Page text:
In what was otherwise a very quiet overnight session, the Australian dollar edged higher as the Reserve Bank of Australia (RBA) maintained a neutral bias in its monetary policy meeting. As widely expected, the RBA left its main interest rate unchanged at 2.0% and did not make any other changes to monetary policy. In its essentially unchanged statement, RBA head Glenn Stevens noted that “The global economy is expanding at a moderate pace” and that “global financial conditions remain very accommodative.”
While the neutral decision was hardly a surprise, many analysts thought that the central bank would hint at a rate cut in the future given weakness in commodity prices and China’s economy. The statement did note that Australia’s terms of trade were falling (a fact that was also reflected in the unexpectedly large August trade numbers released just before the RBA’s decision), but concluded that the recent drop in the Aussie’s value and strength in the housing market offset export weakness.
Despite the clearly neutral statement, the interest rate swaps market is still pricing in a 40% chance that the bank will cut interest rates by December, showing that traders remain skeptical of the health of the Australian economy. In an eerie parallel to the situation in the United States, traders are far more pessimistic on the prospects for the economy than central bankers, and the resolution of the “trader vs. central banker” disagreement will be one of the major drivers for the market over the rest of the year. So far, the market’s skepticism has been borne out, so we’re inclined to side with the mostly dovish traders.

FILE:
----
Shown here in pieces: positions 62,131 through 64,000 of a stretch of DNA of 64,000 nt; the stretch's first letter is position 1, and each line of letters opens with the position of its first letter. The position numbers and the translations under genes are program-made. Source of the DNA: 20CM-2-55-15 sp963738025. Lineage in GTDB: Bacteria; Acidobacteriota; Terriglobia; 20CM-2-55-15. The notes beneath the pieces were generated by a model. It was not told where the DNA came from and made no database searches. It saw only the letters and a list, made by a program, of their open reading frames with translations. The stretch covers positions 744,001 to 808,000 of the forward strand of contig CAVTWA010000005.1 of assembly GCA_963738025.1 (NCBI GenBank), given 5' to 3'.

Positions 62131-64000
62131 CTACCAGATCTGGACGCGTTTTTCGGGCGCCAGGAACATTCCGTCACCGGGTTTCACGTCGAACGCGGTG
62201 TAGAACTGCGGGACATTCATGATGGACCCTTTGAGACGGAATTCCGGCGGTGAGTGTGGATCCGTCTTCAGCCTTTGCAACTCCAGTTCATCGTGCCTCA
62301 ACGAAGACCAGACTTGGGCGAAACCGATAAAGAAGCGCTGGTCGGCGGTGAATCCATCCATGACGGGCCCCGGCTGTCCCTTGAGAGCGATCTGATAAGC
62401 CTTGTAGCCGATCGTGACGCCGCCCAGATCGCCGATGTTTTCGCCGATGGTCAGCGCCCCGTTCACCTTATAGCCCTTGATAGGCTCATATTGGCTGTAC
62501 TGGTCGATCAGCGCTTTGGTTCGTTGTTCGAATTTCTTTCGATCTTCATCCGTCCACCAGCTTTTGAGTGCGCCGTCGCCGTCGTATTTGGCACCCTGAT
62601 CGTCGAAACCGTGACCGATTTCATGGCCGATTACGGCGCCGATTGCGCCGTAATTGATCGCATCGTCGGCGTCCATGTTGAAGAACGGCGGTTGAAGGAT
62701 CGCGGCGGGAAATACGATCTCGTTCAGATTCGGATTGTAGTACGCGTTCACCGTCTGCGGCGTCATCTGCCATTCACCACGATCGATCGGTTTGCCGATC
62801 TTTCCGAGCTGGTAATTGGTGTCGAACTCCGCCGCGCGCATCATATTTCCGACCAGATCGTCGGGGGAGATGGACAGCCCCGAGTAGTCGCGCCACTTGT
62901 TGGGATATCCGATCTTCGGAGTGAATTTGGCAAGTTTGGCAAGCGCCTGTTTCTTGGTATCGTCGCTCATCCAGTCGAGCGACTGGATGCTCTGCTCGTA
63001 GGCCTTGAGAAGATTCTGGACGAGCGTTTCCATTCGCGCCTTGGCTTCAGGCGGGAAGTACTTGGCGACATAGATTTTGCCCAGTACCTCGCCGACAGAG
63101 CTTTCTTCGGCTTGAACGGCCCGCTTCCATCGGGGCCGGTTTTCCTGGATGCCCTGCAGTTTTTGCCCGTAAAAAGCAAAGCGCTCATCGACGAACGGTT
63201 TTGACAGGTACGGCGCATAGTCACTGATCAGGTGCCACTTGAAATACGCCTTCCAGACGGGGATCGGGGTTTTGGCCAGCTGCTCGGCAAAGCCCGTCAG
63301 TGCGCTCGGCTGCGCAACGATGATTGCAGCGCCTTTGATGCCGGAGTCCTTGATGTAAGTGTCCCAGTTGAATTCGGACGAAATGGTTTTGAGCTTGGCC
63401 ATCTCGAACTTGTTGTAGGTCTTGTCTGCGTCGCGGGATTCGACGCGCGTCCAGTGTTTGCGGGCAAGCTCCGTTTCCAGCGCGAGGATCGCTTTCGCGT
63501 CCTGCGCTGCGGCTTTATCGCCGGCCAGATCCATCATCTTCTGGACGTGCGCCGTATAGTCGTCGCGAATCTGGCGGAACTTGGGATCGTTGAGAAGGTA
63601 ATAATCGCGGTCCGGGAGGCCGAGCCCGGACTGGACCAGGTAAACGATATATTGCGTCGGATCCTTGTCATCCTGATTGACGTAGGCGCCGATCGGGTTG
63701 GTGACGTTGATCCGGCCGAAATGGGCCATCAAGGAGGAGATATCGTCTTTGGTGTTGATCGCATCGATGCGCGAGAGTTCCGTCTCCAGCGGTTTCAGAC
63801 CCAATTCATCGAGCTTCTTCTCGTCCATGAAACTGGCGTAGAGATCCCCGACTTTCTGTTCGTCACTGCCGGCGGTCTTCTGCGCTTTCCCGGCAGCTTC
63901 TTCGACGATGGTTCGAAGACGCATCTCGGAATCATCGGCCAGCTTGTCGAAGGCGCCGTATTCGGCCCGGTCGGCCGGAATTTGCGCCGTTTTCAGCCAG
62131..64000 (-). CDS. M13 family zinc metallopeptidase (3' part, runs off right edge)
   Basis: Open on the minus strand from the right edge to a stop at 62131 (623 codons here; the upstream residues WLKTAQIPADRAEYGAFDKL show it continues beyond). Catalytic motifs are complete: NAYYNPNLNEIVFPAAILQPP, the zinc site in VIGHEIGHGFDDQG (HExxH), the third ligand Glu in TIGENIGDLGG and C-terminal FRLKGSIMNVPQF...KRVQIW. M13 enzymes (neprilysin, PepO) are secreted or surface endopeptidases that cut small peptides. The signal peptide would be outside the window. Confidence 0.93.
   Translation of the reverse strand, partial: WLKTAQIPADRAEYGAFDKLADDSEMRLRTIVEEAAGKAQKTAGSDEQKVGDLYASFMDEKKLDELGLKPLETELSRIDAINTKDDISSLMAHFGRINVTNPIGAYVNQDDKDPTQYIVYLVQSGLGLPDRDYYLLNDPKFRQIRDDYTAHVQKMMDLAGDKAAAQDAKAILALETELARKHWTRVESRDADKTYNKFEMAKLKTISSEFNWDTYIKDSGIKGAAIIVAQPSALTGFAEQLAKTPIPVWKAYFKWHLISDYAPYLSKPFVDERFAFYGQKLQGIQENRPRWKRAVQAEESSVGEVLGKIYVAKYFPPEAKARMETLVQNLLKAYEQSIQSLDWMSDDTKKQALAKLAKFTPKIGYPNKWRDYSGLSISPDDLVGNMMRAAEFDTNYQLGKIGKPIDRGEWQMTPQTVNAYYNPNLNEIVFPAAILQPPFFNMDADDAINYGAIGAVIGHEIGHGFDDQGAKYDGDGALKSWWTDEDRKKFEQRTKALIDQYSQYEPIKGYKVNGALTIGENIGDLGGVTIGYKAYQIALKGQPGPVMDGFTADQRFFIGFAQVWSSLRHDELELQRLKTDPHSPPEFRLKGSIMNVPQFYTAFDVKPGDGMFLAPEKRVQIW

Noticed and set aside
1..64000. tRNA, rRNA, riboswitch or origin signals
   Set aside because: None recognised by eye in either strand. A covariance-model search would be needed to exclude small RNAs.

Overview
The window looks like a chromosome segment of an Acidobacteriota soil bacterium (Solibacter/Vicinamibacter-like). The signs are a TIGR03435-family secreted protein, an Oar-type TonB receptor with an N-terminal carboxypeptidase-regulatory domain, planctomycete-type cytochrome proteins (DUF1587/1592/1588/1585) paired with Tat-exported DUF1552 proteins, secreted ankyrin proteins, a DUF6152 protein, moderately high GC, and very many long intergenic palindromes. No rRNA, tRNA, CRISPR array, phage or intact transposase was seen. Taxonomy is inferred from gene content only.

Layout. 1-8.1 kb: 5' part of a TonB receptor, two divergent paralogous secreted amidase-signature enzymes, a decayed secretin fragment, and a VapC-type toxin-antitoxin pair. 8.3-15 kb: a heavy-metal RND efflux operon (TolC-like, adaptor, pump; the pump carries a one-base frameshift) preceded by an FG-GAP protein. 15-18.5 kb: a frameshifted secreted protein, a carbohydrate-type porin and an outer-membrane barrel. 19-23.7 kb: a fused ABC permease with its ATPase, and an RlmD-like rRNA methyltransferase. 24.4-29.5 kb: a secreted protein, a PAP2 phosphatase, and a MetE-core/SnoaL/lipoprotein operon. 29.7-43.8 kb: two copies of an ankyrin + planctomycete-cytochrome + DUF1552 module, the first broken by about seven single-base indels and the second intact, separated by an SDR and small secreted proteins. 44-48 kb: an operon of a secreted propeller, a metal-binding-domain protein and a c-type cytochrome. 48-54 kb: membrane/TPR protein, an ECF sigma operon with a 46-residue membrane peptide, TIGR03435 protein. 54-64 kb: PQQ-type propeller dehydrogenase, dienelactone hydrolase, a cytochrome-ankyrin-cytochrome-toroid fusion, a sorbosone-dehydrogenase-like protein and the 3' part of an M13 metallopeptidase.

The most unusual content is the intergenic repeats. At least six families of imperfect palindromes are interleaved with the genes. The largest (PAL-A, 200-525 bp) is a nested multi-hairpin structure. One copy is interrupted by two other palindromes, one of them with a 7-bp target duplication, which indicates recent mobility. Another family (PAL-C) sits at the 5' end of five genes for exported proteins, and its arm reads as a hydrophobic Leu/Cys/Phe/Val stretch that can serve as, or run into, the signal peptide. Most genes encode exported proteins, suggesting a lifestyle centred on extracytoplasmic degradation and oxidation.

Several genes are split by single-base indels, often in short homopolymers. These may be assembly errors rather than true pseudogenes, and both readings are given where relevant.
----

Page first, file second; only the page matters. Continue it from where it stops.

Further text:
Technical View: AUD/USD
Based on the recent price action, traders were already anticipating the cautiously optimistic tone from the RBA. AUD/USD edged above .7100 in the immediate aftermath of the release, but trade remains relatively subdued overall. The recent downtrend has clearly lost momentum over the last month or so, with strong support emerging at the .6950 level. The stabilization has also been reflected in the secondary indicators, with the RSI rising to resistance at the 55 level and the MACD turning higher (though still below the “0” level).
Taking a step back though, there are plenty of reasons for technical concern on AUD/USD. The pair remains solidly within its 5-month bearish channel and below its downward trending 50-day moving average. Even if those barriers at the .7175 level are broken, major previous-support-turned-resistance at .7270 could still cap rates on a medium-term basis. As long as AUD/USD remains below that level, we’re inclined to give the established downtrend the benefit of the doubt.